MINNEAPOLIS (WCCO) — Former Brooklyn Center Police officer Kim Potter made her first court appearance Thursday, remotely, in Hennepin County court.
Potter is facing a second-degree manslaughter charge after the shooting death of 20-year-old Daunte Wright.
Potter was dressed in a plaid shirt and appeared on camera when her attorney, Earl Gray, panned to show they were both in the same room.
Potter spoke when asked by the judge if she was present and said, “Yes, I am.”
Her court appearance, which lasted just around five minutes, comes four days after she shot and killed Wright during a traffic stop in Brooklyn Center. Authorities say the 26-year veteran officer was training another officer during her shift Sunday when they pulled Wright over.
They discovered Wright had an outstanding warrant, and asked him to get out of the vehicle.
Court documents say when Wright pulled away from officers, it was six seconds from the time Potter said she was going to Taser Wright to when she shot him using her handgun.
One second before firing a single fatal shot, body cameras captured Potter saying “Taser, Taser, Taser.”
Defense attorney Gray also represented ex-St. Anthony police officer Jeronimo Yanez, who was acquitted of second-degree manslaughter, the same charge, after shooting and killing Philando Castile in 2016, also during a traffic stop.
Potter’s next court appearance will be on May 17. If convicted of the charge, she could face up to 10 years in prison and $20,000 in fines.
(AP) — Potter, 48, and Police Chief Tim Gannon both resigned Tuesday, a day after the City Council voted to fire the city manager, who controls the police force. Acting City Manager Reggie Edwards said Wednesday that because Potter resigned, she is entitled to “all accrual and benefits that is due.” Mayor Mike Elliott has said that the city had been moving toward firing Potter when she submitted her resignation.
Wright family attorney Ben Crump said the family appreciates the criminal case, but he again disputed that the shooting was accidental, arguing that an experienced officer knows the difference between a Taser and a handgun.
“Kim Potter executed Daunte for what amounts to no more than a minor traffic infraction and a misdemeanor warrant,” he said.
Experts say cases of officers mistakenly firing their gun instead of a Taser are rare, usually less than once a year nationwide.
Transit officer Johannes Mehserle was convicted of involuntary manslaughter and sentenced to two years in prison after responding to a fight at a train station in Oakland, California, killing 22-year-old Oscar Grant in 2009. Mehserle testified at trial that he mistakenly pulled his .40-caliber handgun instead of his stun gun.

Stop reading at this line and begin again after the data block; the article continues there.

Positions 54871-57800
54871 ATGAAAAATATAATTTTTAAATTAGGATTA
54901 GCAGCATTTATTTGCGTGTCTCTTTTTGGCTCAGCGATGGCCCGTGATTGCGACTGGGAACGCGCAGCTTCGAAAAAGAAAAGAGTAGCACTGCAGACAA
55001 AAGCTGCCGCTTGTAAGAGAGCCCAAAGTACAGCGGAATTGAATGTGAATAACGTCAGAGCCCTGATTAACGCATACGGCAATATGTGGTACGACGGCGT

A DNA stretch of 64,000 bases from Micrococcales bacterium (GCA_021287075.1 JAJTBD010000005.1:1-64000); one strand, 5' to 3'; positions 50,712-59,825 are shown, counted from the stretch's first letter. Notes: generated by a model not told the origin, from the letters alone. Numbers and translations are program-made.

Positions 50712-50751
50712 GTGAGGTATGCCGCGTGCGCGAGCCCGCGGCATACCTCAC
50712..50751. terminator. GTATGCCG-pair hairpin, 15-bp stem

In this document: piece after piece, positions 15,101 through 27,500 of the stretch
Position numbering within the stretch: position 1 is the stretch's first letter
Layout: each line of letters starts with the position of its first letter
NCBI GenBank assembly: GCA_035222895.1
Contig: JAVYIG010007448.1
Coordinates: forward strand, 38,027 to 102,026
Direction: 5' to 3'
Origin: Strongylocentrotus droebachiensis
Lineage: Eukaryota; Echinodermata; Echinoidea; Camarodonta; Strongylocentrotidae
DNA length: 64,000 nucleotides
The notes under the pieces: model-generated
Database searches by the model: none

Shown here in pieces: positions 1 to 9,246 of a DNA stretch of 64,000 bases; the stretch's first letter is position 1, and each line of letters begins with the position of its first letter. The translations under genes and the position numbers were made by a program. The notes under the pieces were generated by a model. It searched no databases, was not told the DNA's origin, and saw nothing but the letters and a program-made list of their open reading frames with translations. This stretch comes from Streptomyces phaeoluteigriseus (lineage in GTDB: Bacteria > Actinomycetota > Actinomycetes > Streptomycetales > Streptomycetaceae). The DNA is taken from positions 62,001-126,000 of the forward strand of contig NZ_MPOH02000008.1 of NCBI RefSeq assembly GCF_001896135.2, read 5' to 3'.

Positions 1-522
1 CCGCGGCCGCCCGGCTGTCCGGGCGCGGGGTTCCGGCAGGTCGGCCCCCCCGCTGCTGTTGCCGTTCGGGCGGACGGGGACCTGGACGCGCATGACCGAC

In Oklahoma, a white volunteer sheriff’s deputy for Tulsa County, Robert Bates, was convicted of second-degree manslaughter after accidentally firing his handgun when he meant to deploy his stun gun on Eric Harris, a Black man who was being held down by other officers in 2015.
Potter was an instructor with Brooklyn Center police, according to the Minnesota Police and Peace Officers Association.
Brooklyn Center had a 10 p.m. curfew Wednesday, the fourth night in a row that the city has taken that action. Elliott, the mayor, urged people to protest without violence, saying “your voices have been heard.”
But for the fourth straight night, demonstrators clashed with police stationed behind a chain-link fence protecting the city’s police station. Several hundred protesters filled the street in front of the station despite a mix of snow and rain, chanting “Say his name! Daunte Wright!”
With an hour before curfew, police declared the protest and unlawful assembly and ordered people to disperse, citing objects being thrown at officers and attempts to dismantle the fence — the same reason given for a similar order Tuesday.
Operation Safety Net said 22 people were arrested in Brooklyn Center overnight; 18 of the arrests were for probable cause riot, three for curfew violation, and one for failure to obey lawful order.
Shortly before the dispersal order, some protesters threw objects at police, who responded with occasional gas canisters. Some officers could be seen spraying a chemical on protesters who came near the fence surrounding the heavily guarded station, and officers fired sporadic projectiles. Protesters near the fence formed a wall with umbrellas.
Outside Potter’s home in Champlin, north of Brooklyn Center, concrete barricades and tall metal fencing had been set up and police cars were in the driveway. After Floyd’s death last year, protesters demonstrated several times at the home of Derek Chauvin, the former Minneapolis officer now on trial in Floyd’s death.
Brooklyn Center, a suburb just north of Minneapolis, has seen its racial demographics shift dramatically in recent years. In 2000, more than 70% of the city was white. Today, a majority of residents are Black, Asian or Hispanic.
However, Elliott has acknowledged that the police force has “very few people of color.”
(© Copyright 2021 CBS Broadcasting Inc. All Rights Reserved. The Associated Press contributed to this report.)